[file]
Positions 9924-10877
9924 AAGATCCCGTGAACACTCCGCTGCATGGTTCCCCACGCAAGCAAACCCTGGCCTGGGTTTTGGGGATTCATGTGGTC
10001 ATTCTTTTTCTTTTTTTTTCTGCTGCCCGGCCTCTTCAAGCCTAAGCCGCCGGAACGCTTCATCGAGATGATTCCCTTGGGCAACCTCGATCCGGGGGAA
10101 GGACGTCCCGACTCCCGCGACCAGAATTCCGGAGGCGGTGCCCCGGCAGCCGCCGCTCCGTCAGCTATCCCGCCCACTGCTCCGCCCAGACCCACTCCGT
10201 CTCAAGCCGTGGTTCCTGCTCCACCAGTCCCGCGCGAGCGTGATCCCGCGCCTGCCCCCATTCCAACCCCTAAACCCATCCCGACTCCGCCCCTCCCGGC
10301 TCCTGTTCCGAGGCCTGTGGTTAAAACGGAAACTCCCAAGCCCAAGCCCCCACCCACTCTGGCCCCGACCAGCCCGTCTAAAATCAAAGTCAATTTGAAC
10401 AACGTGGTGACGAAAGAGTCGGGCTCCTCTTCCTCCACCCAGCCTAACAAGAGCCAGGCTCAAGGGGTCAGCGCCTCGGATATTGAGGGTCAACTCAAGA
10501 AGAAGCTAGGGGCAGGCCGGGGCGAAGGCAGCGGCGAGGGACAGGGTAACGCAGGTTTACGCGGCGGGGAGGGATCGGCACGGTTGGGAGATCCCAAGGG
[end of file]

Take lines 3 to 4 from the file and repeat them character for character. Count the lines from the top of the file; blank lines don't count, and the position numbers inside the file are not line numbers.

10001 ATTCTTTTTCTTTTTTTTTCTGCTGCCCGGCCTCTTCAAGCCTAAGCCGCCGGAACGCTTCATCGAGATGATTCCCTTGGGCAACCTCGATCCGGGGGAA
10101 GGACGTCCCGACTCCCGCGACCAGAATTCCGGAGGCGGTGCCCCGGCAGCCGCCGCTCCGTCAGCTATCCCGCCCACTGCTCCGCCCAGACCCACTCCGT